Update: Asia stocks slip on plunging auto shares

Update: Asia stocks slip on plunging auto shares

Hong Kong: The US dollar dropped to an 11-week low and government bonds rose on Wednesday after the Federal Reserve slashed rates, paving the way for Asian policymakers to take more aggressive steps to support growth.

Stock markets in Japan and South Korea fell, with shares of car manufacturers under fire on faded hopes of an imminent US auto industry bailout, overshadowing strength in sectors sensitive to interest rates.

US Treasuries slid after a sharp rally overnight, but Japanese government bonds climbed, pushing down the 2-year yield to the lowest since February 2006, on growing speculation the Bank of Japan would cut the overnight cash rate from its current low level of 0.3% as early as Friday.

Government bonds rallied after the Fed also said it would use unconventional means to revive the US economy from a deep recession, including buying long-dated Treasuries, as other central banks were expected to slash their benchmark rates, ushering in an unprecedented era of cheap money.

Prospects for lower borrowing costs helped to lift the MSCI index of stocks in the Asia-Pacific region outside Japan to the highest since 11 November, up 2.3% on the day and extending its gains this month to 10.2%.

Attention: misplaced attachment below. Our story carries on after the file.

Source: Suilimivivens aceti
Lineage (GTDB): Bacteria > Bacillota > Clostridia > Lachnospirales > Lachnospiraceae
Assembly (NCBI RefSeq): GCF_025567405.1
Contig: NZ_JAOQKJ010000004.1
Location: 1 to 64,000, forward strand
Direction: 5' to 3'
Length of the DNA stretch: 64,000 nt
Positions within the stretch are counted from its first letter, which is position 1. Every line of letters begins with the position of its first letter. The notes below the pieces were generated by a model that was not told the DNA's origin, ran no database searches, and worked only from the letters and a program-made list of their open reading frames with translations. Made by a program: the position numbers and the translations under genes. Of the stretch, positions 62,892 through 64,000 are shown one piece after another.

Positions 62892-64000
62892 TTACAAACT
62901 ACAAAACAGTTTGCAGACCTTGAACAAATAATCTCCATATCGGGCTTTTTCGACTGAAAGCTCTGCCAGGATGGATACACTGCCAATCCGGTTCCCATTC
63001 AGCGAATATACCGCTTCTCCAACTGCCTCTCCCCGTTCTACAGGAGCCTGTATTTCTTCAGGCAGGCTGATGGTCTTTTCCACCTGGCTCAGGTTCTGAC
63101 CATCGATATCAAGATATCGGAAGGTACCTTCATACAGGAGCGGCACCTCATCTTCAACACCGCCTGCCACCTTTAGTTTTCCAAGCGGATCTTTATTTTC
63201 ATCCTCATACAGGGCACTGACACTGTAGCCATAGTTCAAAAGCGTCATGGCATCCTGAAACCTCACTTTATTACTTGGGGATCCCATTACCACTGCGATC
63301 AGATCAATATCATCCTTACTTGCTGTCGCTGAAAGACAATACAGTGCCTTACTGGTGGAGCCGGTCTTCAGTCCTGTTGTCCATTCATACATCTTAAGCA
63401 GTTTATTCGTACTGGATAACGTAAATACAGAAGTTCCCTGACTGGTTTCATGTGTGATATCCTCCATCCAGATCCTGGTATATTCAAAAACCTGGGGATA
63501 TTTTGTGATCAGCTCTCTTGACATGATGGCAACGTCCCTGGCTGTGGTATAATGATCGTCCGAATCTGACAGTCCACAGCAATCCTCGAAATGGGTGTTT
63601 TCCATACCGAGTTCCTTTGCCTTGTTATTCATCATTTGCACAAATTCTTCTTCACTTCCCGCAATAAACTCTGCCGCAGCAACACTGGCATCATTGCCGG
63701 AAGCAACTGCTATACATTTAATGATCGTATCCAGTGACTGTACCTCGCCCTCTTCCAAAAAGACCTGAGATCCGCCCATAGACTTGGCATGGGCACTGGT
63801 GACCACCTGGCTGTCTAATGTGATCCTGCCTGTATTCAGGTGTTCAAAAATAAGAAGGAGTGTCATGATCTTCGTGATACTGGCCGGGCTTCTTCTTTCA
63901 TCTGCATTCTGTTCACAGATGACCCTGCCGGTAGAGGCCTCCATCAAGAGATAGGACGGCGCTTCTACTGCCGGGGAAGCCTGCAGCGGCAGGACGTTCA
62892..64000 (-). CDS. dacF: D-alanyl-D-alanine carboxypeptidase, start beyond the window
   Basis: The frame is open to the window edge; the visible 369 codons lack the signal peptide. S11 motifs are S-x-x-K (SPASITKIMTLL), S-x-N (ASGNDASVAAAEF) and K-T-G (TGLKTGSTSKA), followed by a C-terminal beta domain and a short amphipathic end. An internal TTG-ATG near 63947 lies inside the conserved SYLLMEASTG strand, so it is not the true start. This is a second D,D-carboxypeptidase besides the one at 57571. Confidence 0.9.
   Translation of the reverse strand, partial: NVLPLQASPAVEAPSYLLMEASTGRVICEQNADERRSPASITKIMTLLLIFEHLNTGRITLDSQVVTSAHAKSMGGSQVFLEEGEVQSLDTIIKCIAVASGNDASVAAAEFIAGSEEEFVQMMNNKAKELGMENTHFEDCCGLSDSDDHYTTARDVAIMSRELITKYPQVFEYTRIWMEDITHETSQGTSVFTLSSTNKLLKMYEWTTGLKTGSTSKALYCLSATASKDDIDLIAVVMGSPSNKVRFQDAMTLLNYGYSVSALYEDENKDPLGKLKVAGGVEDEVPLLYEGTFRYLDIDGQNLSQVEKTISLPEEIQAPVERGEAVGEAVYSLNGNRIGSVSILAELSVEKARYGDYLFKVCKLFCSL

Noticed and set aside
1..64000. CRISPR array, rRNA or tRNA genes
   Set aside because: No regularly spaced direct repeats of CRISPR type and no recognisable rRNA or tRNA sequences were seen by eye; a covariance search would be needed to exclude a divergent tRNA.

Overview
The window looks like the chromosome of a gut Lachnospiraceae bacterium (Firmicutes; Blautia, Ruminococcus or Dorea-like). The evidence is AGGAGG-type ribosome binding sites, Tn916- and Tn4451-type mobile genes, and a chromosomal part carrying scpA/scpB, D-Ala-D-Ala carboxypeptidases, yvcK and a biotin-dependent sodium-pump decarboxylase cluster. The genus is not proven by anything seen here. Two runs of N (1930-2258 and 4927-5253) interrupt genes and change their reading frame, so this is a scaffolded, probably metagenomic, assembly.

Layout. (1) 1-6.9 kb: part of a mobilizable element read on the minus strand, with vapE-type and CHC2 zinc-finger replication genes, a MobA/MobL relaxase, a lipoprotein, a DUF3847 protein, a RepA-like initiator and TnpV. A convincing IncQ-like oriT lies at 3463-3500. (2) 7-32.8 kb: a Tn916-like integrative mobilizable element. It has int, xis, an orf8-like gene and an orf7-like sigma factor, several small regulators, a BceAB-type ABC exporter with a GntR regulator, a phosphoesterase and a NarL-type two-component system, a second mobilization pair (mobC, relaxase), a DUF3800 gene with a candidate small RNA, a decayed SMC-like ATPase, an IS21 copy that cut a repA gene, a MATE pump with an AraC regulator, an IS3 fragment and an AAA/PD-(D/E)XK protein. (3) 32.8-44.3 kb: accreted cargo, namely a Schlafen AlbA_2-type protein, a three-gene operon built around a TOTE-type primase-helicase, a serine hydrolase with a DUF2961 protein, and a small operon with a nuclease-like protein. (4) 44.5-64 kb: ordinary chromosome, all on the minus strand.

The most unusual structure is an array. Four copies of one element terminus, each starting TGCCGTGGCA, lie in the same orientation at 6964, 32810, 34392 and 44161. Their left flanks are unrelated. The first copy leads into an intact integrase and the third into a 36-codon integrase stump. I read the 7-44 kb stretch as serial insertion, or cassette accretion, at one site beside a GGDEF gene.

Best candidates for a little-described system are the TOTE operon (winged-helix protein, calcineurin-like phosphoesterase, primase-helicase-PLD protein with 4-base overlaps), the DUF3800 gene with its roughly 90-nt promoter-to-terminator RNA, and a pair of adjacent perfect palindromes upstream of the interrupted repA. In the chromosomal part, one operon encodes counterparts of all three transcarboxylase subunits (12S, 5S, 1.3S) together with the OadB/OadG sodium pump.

However, Japan’s Nikkei share average shed early gains and slipped 0.5%, led by a 7% drop in Honda Motor Co. Strength in the yen also walloped exporter stocks already facing weak global demand.

Honda, Japan’s No.2 automaker, was poised to issue its third profit warning in five months, citing huge currency losses and tanking car sales. Automakers everywhere are reeling from a sharp downturn in sales due to a global recession and tight credit, and are under pressure to delay investments and expansion plans.

Hong Kong’s Hang Seng index climbed 0.9%, boosted by property-related stocks such as Sun Hung Kai Properties on hopes for lower borrowing costs.

In an all-out battle to protect the US economy from profit-evaporating deflation, the Fed explicitly said it would take steps to make sure benchmark rates remain low for some time and to keep its balance sheet loaded with debt.